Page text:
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Joe Manchin celebrates West Virginia Senate win, Trump fail

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CHARLESTON, WV - NOVEMBER 06: Sen. Joe Manchin (D-WV) celebrates at his election day victory party at the Embassy Suites on November 6, 2018 in Charleston, West Virginia. Manchin won his second full Senate term after he defeated West Virginia Republican Senate Candidate Patrick Morrisey. (Photo by Patrick Smith/Getty Images)
Patrick
Smith/Getty Images


  • Incumbent Sen. Joe Manchin defeated Republican
    challenger and state Attorney General Patrick Morrisey in the
    West Virginia Senate race on Tuesday.
  • In his victory speech, Manchin slammed President Donald
    Trump for not being able to use his power unseat him.
  • Trump visited the state multiple times to stump for
    Morrisey, and several other White House officials and Trump
    family members campaigned against Manchin.

CHARLESTON, West Virginia — Minutes after securing reelection
Tuesday night, Democratic Sen. Joe Manchin took a harsher tone
against President Donald Trump by blasting him for the failure of
his Republican challenger and ardent White House ally in West
Virginia Attorney General Patrick Morrisey. 

Manchin barbed the president for not being able to get
Morrisey over the finish line, despite the state having voted for
Trump by more than 40 points one election ago.

“Let me say that I never expected that this race would be the
national race it turned out to be,” he said in his victory
speech. “I never expected President Trump to come to this state
as much as he did, sending Vice President Pence, sending his
family time after time. And you stood tall.”

“What you said. What West Virginia said loud and clear tonight,
‘Mr. President, we want our senator, not your senator,'” Manchin
added.


Read more: 


Republicans
projected to hold on to majority control of the Senate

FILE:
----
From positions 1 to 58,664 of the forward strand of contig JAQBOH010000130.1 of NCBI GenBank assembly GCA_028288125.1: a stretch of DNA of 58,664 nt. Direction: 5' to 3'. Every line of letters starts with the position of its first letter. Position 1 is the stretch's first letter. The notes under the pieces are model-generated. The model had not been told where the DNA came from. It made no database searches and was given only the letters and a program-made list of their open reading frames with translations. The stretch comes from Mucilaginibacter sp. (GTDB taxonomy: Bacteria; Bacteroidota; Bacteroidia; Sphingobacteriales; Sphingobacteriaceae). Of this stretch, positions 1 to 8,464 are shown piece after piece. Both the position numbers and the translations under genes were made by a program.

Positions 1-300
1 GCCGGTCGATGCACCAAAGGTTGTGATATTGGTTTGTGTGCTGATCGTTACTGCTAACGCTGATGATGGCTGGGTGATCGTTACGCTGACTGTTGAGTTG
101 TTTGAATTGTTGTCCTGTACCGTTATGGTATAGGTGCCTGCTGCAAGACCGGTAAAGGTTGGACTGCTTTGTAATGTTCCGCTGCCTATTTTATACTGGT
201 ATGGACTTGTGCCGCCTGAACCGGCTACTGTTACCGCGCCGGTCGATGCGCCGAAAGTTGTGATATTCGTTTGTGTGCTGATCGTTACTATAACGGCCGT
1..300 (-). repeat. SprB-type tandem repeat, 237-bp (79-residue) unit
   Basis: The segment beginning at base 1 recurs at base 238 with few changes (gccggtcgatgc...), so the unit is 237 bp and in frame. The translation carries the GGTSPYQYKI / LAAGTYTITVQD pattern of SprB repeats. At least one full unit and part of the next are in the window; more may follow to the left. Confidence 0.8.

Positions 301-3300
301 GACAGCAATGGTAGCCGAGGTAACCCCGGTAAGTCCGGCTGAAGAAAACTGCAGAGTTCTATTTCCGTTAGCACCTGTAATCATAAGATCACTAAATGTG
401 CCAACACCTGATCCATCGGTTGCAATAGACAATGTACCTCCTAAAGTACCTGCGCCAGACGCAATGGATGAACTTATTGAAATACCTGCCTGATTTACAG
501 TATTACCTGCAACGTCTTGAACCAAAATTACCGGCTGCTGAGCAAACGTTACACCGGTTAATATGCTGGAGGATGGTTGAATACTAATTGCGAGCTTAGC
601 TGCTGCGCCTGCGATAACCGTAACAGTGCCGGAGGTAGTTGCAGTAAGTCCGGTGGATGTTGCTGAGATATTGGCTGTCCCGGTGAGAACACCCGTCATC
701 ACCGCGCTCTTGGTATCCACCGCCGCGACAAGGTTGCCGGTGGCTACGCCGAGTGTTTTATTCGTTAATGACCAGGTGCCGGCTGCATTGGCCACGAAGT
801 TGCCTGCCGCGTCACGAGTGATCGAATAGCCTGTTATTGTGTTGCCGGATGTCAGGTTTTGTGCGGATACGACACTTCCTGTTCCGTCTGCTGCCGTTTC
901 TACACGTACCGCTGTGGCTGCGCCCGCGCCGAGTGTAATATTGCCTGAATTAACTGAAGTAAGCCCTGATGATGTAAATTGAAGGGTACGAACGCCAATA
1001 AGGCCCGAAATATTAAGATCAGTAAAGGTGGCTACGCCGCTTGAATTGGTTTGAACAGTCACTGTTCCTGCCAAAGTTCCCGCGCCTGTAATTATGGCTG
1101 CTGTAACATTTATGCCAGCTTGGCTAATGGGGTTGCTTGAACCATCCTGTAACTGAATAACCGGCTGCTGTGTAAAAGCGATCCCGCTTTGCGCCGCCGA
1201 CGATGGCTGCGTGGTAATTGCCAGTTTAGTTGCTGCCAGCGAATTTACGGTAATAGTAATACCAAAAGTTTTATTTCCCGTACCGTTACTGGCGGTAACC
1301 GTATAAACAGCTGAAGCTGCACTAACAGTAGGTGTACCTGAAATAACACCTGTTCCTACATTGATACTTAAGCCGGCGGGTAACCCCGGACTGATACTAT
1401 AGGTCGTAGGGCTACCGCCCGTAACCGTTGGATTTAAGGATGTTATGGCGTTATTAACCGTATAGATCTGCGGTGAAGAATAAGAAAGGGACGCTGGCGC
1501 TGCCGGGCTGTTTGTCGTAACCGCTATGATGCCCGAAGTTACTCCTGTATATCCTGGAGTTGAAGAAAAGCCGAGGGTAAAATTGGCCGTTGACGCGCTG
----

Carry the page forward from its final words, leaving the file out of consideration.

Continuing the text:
The incumbent Democrat also condemned “toxic rhetoric” and
demanded Trump play a more unifying role.

“When I raise my hand and swear to God to uphold the
Constitution, that’s for everybody. That is for everybody. And
we’ve got to stop this absolute toxic rhetoric that’s going on in
this country. We have got to stop this toxic rhetoric,” he said.
“We’ve got to bring people together. Mr. President, I want you to
be a president of the United States, not the divided states.”

After his speech, Manchin told Business Insider that “no
one’s ever won in a state where the president had a 42-point
spread,” repeating his claim that voters rejected Trump’s choice
of candidate.

But Manchin said he was not worried his harsher tone
against Trump would upset the president, who often lashes out at
critics and those who downplay his status as a GOP
kingmaker.

“I’m not angry because he came here so many times,” Manchin
said of Trump’s repeated visits to West Virginia to stump for
Morrisey. “Why should he be angry that I’m telling the truth? I
don’t think so.”

Manchin had previously
railed against
Pence for coming to West Virginia, equating
him to a “junkyard dog” doing Trump’s bidding.

“Mike Pence, I know Mike Pence and he’s just — I guess —
doing his job,” Manchin said. “Well, he’s a junkyard dog right
now I guess. He has to go out and do it.”

Manchin was the only Democrat to vote for Supreme Court
Justice Brett Kavanaugh, after the then-nominee had become
embroiled in multiple sexual misconduct accusations that prompted
additional hearings and
nearly split vote
in the Senate.

In contrast, Morrisey ran on the premise that he would be
Trump’s greatest ally in the Senate, even labeling the final leg
of his campaign tour as the “Stand with Trump Tour.”

“Everyone who follows the race knows I’m the conservative
fire who’s going to advance the Trump jobs agenda and Joe
Manchin’s a dishonest Washington liberal, who’s going to empower
the impeach, obstruct, and resist circus in DC,” Morrisey told
Business Insider in an October
interview
in Parkersburg, West Virginia.

Trump campaigned for Morrisey days before the election at a
large rally in Huntington, while his son, Donald Trump, Jr.,
stumped for the Republican several times in the final weeks of
the cycle.

But, like Manchin said, it was simply not enough.

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